After graduating from Glassboro State College, he taught real estate law at Community College of Philadelphia.
"He was well liked by the students," his wife, Jeanne, recalled. "The way he taught, they could always come to the office. He used to go out of his way, really out of his way."
On Aug. 26, 1962, he married Jeanne Bruno, daughter of an organized-crime leader who was known for relatively nonviolent tactics but who was gunned down by rivals in 1980. All four of Mr. Puppo's children were named in honor of Bruno, with their names ending with "angela" or "angelo."
Mr. Puppo was under government scrutiny off and on for decades.
At his wedding, agents photographed guests arriving at the Church of the Epiphany of Our Lord at 11th and Jackson Streets.
In 1971, he was called before the Pennsylvania Crime Commission as part of its probe of alleged mob infiltration into state legislative business.
In 1977, he was acquitted of federal charges of mail fraud, conspiracy and racketeering in an alleged $100,000 payoff to state Insurance Department officials. His co-defendant and relative, Michael Grasso Jr., was convicted.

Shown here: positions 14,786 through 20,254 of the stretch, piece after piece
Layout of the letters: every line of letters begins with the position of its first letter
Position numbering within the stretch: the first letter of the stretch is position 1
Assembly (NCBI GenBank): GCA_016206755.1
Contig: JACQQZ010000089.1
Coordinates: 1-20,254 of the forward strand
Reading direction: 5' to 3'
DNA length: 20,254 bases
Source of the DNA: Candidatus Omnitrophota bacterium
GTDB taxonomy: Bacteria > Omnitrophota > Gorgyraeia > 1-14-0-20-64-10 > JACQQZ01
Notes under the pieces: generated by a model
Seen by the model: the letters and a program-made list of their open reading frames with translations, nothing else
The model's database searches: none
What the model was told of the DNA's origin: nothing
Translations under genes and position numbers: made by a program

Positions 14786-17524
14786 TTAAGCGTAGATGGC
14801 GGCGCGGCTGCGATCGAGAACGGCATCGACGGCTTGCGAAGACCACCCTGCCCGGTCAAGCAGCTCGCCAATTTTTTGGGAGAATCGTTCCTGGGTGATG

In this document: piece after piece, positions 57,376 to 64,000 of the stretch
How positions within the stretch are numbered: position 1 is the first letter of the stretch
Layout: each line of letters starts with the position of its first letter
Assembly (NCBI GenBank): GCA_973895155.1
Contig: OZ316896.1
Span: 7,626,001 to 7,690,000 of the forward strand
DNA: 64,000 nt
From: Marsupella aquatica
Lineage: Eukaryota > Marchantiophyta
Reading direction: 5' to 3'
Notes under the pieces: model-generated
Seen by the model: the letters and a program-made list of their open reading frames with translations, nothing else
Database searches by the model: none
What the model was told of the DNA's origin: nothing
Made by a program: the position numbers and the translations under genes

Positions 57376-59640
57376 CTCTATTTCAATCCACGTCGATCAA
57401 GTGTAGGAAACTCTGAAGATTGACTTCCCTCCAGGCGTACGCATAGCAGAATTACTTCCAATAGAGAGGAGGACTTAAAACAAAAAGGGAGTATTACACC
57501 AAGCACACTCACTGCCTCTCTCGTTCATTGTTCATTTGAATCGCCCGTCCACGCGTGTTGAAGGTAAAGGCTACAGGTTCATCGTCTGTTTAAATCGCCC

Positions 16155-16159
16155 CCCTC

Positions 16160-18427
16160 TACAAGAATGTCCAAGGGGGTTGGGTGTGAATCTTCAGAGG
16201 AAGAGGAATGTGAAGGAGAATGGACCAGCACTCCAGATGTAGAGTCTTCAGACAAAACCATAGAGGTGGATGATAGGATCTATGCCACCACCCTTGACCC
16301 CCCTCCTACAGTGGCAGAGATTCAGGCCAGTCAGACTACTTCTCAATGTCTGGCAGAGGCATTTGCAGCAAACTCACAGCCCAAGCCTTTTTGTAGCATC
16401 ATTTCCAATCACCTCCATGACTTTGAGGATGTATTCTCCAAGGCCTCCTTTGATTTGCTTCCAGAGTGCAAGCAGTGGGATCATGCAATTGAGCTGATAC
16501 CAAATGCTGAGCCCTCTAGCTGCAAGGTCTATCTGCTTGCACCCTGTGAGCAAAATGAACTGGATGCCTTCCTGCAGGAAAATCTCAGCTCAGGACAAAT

In July, Mr. Puppo and his son, Marcangelo, 28, were charged in New Orleans with helping to launder more than $850,000 for a federal undercover agent posing as an Arkansas marijuana trafficker.
Donald Marino, attorney for another defendant in the same case, said he met with Mr. Puppo at a July court hearing and he appeared physically emaciated.
"I knew he was very, very ill," Marino said.
In addition to his wife and son, Mr. Puppo is survived by three daughters, Suangela, Marieangela and Jeanangela.
A viewing will be from 8 to 9:15 a.m. tomorrow at Pennsylvania Burial Co. Inc., 1327-29 S. Broad St. A Mass of Christian Burial will be said at 10 a.m. tomorrow at St. Monica's Church, 2422 S. 17th Street. Burial will be in Calvary Cemetery, Conshohocken.